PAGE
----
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«EUROPEAN COMMISSION Integrated Pollution Prevention and Control (IPPC) Reference Document on Best Available Techniques for the Textiles Industry July 2003 ...»

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Dyeing is carried out in continuous or in batch dyeing machines. The use of disperse dyes is dominant.

2.14.5 The Carpet industry 2.14.5.1 Wool and wool-blend carpet yarn dye-house The production of spun dyed yarn can be regarded as a specific sector within the carpet manufacturing industry. Mills can be identified as dyehouses processing mainly wool and woolblend fibres. Different treatments are carried out in order to convert white loose fibre into dyed carpet yarn. Wet processes essentially consist of dyeing and other ancillary operations carried out either in loose fibre or yarn form. Dry processes consist, in turn, in blending, carding, spinning, etc. These processes will not be considered here, since they have already been described in previous sections. Depending on when colouration takes place raw fibre flows through some or all of these processes. As can be seen from Figure 2.46, three basic process sequences are possible.

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The dry spinning route, so called because there is no wet processing after yarn formation, begins with colouration at the loose fibre stage. This is followed by yarn formation and finally twist setting. This process sequence is of relatively recent origin and requires the consistent use of wool with a low lanolin content and specialised spinning lubricants which can be left on the yarn without causing subsequent soiling of the carpet. The process is particularly useful in the production of yarn for large volume plain shade carpets and for effect yarns, obtained by blending together fibre dyed to different shades. While this production sequence is the most economical in terms of resource consumption, the selection of clean raw materials and the ongoing maintenance of the mill in a clean condition are essential.

The traditional loose stock dyeing route was originally used to produce large batches of yarn to the same shade for plain carpets. Loose fibre is first dyed and then converted to yarn using what is still sometimes referred to as the “oil spinning” process; this terminology arose from the practice of using spinning lubricants based on emulsions of mineral oil. Even small traces of residual mineral oil would lead to a marked propensity for the carpet to soil in service, and so yarns prepared by this route were thoroughly cleaned by scouring (washing) in hank form (see below). While the use of mineral oil-based lubricants has been largely replaced with watersoluble synthetic products, the practice of scouring the yarn is still judged to be essential by many processors in order to avoid potential claims arising from soiling. Unlike the dry spinning process, this route allows greater flexibility in the purchase of raw materials, so that wool with a higher lanolin content can be used.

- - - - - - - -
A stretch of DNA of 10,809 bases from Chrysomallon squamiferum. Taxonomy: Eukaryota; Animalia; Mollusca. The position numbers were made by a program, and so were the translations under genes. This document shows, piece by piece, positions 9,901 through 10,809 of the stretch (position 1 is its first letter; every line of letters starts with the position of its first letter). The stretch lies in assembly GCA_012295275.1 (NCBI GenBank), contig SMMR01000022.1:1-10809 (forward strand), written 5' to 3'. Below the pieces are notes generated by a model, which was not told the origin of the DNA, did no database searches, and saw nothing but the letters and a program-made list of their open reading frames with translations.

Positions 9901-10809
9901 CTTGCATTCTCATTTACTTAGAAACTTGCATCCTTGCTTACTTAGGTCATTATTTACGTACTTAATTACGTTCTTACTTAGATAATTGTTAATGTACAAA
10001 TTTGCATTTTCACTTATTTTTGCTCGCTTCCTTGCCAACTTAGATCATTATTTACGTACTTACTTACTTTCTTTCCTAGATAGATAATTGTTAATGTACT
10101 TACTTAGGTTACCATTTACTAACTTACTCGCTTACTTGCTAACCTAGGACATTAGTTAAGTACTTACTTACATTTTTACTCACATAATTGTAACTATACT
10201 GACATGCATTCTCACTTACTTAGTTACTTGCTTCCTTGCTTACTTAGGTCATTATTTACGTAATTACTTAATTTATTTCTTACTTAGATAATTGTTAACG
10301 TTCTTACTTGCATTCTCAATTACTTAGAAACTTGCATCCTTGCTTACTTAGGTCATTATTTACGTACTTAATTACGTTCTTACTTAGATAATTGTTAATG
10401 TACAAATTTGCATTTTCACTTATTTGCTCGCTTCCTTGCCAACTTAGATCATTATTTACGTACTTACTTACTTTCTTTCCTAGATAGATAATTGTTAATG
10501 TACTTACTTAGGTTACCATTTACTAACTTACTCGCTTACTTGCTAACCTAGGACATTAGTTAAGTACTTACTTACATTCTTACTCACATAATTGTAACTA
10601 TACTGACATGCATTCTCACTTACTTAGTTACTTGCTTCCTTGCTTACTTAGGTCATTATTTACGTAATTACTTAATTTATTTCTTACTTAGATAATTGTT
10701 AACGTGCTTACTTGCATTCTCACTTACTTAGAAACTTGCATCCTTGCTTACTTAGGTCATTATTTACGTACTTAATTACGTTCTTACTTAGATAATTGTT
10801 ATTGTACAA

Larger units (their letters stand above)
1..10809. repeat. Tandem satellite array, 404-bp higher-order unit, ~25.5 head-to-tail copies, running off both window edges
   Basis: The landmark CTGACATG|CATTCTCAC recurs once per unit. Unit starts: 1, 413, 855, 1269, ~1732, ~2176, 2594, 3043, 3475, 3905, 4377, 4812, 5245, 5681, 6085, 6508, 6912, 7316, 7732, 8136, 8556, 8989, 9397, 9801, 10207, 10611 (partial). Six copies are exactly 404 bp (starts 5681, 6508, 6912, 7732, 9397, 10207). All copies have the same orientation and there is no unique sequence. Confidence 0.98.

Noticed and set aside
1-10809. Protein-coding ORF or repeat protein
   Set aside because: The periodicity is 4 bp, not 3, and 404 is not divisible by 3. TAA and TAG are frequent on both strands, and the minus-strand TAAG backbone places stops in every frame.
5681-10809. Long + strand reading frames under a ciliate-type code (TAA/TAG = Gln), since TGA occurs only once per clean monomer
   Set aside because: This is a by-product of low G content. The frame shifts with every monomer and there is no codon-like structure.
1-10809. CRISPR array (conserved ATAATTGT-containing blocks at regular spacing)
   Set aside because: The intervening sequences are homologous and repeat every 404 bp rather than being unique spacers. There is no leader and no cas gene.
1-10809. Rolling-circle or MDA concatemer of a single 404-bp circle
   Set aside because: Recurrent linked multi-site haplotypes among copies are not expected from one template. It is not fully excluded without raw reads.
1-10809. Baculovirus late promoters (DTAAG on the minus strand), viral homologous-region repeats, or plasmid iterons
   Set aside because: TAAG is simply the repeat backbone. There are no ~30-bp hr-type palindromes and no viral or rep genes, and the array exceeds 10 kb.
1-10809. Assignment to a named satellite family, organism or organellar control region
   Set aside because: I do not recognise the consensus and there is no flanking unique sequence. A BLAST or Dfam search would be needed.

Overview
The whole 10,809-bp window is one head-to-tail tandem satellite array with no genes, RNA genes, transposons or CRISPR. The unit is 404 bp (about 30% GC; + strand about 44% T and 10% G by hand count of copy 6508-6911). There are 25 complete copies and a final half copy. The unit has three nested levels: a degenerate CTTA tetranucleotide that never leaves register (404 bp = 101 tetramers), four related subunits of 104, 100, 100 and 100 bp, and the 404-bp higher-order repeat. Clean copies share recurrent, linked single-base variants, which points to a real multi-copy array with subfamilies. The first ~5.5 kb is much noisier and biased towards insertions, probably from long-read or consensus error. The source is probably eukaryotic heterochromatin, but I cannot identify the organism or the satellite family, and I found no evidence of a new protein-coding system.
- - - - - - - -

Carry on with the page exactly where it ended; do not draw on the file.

In the Yarn Dyeing Route, clean fibre is first converted into yarn before dyeing. This process is particularly suitable for the production of the small coloured lots required for patterned carpet weaving or the bespoke trade, where white yarn can be held in stock and dyed as required to fill orders. The process is, however, by no means restricted to small batches, and dyeing machines with capacities of up to four tonnes are used to produce plain shades for both tufting and weaving.

In the case of integrated yarn manufacturers, it is common to find two or more of these process streams operating side by side and sharing common wet processing equipment. Since the dyeing and finishing techniques used apply equally to all three sequences, they are discussed in the following sections without further considering the different routes mentioned. Variants are described where they occur, and the relevance of any dry process segments is discussed where they have a significant impact on environmental performance or emissions.

2.14.5.1.1 Carpet loose fibre dye-house

Fibre is conventionally dyed in loose form (loose stock) when a large quantity of yarn is required to be of precisely the same shade, for example in a large solid shade (plain coloured) carpet where subtle variations in colour would be visible in service. Single colour batches may be made up of a number of individual dyeings, the dyer adjusting the dye addition to each dyeing in order to achieve the desired final shade of the yarn. Thorough mixing of the individual dyeings in a batch is achieved in a specific mechanical blending operation and during carding.

Loose fibre dyeing, therefore, need not be as level as, for example, yarn dyeing, where there is no possibility of levelling the colour by further mechanical processing.

Dyed loose fibre is also used to achieve multicoloured effects in some yarns. In this process fibre dyed to different shades is blended together to produce a large range of designs, such as the “heather” styles in fashion at the present time. Such blends may contain dyed and undyed natural fibre and undyed and pigmented synthetic fibre.

Where the final yarn will contain a blend of wool and synthetic fibres (typically 80 % wool and 20 % polyamide) the required weights of the two components are normally dyed separately to optimise application conditions and dyestuff selection for each fibre type.